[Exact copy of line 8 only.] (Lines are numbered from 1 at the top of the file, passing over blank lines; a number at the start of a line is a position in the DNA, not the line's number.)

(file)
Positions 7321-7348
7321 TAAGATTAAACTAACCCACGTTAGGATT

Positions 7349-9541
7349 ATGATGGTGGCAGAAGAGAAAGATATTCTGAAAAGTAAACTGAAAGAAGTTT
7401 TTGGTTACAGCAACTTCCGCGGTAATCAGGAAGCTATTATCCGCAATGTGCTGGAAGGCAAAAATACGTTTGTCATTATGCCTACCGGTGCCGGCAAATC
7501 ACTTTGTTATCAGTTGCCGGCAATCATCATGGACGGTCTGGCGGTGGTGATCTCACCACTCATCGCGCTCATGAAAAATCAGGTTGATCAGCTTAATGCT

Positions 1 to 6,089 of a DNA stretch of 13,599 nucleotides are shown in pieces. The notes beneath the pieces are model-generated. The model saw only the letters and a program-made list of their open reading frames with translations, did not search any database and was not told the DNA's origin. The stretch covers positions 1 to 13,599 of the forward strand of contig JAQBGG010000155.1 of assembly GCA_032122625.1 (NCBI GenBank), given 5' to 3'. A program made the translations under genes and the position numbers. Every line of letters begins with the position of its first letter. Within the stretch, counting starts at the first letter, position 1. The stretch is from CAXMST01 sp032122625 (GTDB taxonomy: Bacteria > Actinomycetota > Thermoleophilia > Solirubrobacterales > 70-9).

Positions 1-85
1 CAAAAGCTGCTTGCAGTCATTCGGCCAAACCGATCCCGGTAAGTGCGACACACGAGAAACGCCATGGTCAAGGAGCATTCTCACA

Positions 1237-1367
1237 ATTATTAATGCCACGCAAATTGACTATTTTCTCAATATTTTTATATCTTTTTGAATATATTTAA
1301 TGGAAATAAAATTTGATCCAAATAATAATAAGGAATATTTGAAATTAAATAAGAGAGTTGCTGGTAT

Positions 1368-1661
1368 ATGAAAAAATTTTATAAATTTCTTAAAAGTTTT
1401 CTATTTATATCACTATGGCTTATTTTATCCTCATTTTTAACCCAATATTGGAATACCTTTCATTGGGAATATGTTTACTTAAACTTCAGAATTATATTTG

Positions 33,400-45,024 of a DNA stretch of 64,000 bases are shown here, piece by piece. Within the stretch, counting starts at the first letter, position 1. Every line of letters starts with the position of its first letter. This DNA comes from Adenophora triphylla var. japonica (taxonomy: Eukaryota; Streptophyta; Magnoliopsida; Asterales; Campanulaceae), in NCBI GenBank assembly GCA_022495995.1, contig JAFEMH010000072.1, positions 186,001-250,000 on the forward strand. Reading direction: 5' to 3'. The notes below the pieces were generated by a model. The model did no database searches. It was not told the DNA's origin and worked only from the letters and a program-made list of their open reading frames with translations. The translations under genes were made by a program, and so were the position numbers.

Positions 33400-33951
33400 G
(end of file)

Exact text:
Positions 1-85